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Fremont Bridge Artist-in-Residence Application


My name is Stephen O’Bent and I am a composer, conductor, professor, and performer of a wide range of musical styles. My experience creating community-driven music experiences makes me ideally situated to celebrate the Fremont Bridge’s 101st year. For the purposes of this residency, I’d like to focus on three musical styles: brass band, singer-songwriter, and choral. For each style, I will produce a concert inspired by the Fremont Bridge, its history, and its surrounding communities.

In 2016, I co-founded the Give Back Brass Band, a public service-driven ensemble that provides music for underserved populations in the Seattle area. With GB3, I have composed and performed music influenced by New Orleans second lines, big band swing, and socially-conscious hip-hop. I would love to bring this energy to the Fremont Bridge - our fast-paced style mimics the mingling of pedestrians, cyclists, and drivers across the bridge, with the occasional interlude when a ship causes the bascule bridge to go up. 

As a Seattle-raised songwriter and multi-instrumentalist, I would love the chance to observe and compose in the Northwest Tower. I’ve crossed the bridge countless times via every mode of transport and in every kind of weather. I’ve seen the transformation of communities around Fremont and am intimately connected with its past, present, and future. I will collaborate with other Seattle songwriters to curate a locally-sourced, bridge-inspired concert.


Lastly, as a choral conductor and composer, I have the distinct ability to gather large numbers of performers to harmonize around the bridge. In 2017, I organized a five-choir performance of the Fauré Requiem to celebrate a Bellevue church’s new sanctuary, conducting 120+ singers and a 60-piece orchestra. I am well-connected in the Seattle choral scene and I know many people who would be eager to participate in a performance celebrating one of our city’s most iconic structures.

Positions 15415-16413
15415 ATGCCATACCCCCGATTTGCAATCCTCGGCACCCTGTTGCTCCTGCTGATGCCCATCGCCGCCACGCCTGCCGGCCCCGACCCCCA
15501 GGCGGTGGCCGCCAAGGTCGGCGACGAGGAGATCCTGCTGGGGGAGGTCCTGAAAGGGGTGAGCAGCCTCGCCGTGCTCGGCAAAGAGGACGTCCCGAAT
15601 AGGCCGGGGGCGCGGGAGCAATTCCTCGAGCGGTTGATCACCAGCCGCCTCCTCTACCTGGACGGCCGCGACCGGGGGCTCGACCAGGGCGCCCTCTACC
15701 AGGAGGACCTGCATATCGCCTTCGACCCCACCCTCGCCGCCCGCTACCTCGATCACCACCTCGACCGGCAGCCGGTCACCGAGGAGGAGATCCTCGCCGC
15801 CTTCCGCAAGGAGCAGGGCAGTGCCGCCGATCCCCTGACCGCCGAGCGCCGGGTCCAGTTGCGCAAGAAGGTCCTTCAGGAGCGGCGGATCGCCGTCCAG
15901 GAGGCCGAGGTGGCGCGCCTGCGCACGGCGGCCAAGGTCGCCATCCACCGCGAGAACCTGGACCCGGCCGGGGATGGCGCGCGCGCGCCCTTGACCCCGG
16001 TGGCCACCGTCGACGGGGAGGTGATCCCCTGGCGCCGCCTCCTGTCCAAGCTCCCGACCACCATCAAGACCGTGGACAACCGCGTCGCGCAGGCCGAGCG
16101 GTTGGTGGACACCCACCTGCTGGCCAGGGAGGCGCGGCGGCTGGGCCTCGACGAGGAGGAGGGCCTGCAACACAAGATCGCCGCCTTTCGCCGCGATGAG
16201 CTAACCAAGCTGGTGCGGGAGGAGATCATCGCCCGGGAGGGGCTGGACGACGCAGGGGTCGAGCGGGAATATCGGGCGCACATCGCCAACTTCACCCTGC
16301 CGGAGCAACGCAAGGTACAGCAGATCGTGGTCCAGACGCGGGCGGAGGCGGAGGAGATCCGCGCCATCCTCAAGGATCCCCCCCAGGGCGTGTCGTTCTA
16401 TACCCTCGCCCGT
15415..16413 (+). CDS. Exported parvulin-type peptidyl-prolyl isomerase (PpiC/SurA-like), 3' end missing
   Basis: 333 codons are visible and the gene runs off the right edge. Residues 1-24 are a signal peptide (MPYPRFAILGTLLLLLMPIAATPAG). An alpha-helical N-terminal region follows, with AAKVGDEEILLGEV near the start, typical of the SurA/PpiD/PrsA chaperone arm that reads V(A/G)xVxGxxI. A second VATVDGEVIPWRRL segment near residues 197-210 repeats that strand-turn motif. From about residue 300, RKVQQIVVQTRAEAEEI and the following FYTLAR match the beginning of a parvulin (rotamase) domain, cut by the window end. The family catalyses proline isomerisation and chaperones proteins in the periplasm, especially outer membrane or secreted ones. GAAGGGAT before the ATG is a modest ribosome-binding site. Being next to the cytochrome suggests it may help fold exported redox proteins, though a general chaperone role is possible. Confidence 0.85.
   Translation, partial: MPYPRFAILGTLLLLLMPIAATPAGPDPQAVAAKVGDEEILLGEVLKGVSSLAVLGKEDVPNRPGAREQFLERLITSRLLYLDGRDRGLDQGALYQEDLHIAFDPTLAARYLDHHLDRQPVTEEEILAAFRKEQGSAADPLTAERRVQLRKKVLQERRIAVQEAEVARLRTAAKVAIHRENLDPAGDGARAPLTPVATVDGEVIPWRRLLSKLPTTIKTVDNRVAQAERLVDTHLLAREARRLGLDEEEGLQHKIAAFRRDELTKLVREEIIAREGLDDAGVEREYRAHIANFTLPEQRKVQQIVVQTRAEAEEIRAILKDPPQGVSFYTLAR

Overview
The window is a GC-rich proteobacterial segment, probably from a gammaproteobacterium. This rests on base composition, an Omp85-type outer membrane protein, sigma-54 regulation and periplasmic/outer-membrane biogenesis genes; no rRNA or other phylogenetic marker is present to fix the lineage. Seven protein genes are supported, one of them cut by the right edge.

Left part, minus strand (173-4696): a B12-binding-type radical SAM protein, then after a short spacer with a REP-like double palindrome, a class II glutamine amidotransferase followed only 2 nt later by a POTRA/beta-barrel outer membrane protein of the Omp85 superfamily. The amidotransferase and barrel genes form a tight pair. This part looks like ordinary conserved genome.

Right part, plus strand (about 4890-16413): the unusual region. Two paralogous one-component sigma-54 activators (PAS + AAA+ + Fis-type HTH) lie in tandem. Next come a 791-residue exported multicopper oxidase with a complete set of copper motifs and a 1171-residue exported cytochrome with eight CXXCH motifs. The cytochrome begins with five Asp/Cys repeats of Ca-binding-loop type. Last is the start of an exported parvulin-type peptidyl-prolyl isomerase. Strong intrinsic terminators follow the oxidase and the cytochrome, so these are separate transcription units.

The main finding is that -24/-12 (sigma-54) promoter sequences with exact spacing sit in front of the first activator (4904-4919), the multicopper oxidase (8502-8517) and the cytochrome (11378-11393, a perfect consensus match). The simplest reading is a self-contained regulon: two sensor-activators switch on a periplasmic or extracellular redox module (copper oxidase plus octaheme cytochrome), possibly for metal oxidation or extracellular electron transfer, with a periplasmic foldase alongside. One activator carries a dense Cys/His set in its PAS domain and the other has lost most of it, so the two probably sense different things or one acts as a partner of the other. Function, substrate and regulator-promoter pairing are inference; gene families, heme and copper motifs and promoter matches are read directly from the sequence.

Work Samples

1. "You Are Enough" (Give Back Brass Band)

When I co-founded the Give Back Brass Band in 2016 with a group of fellow music educators and professionals, our goal was twofold: to create exciting, high-energy music and to use that music to uplift people with limited access to the arts. In the past two years, we have performed and given workshops for homeless shelters, food banks, community festivals, retirement homes, and a youth prison. A common theme I’ve observed, both within these communities and within the band membership, is a deep-seated feeling of inadequacy. Whether it takes the form of imposter syndrome, creative anxiety, or a shortage of self-love, the struggle to fully accept one’s self seems to be a universal human experience. I composed “You Are Enough” as a musical rebuttal, an affirmation of the inherent value of all people regardless of life circumstance. “You are loved /  you belong / and you are enough” has become something of a mantra, a message we share within the band and amplify to the broader world.

2. "End of the Line"

“End of the Line” came out of a collaboration with two brilliant creators: Bellingham-based poet Ellie Rogers and Fremont-based arborist Shannon O’Bent (full disclosure: the latter is my songwriting partner and wife). Ellie crafted a sonnet exploring the liminal space at the end of a relationship, setting a parallel between the literal and figurative heart (“Could you turn back like blood that’s found / the end of the vein, end of the line / back to the heart, home to be mine?”). Shannon and I sought the music in Ellie’s words, starting with a heartbeat-inspired body percussion motif. Moved by the intimate group sound of the UW Choral Cohort (the ensemble of choral-conducting graduate students), we expanded the original two-part harmonies to create a hybrid pop-choral texture. The recital performance can be seen here:, but I prefer the first memorized rehearsal, spontaneously sung outside on the UW quad on an unexpectedly warm March afternoon.

3. "America" (Paul Simon arrangement)

Sometimes art asks more questions than it attempts to answer. I wrote this choral arrangement of Paul Simon’s 1968 song for the conclusion of my graduate conducting recital. Scored for strings, piano, drums, and choir, it preserves the wistfulness of the original song, a complex amalgam of equal parts heartache and optimism. Simon’s lyrics speak to the duality of the American experience, of great hope paired with great failure, of infinite potential meeting a vast aimlessness. The young singers here give voice to those feelings, ending the concert in a state of unresolvedness. As the choir reaches the final chorus, they leave the stage, declaring that they’ve “all gone to look for America”.


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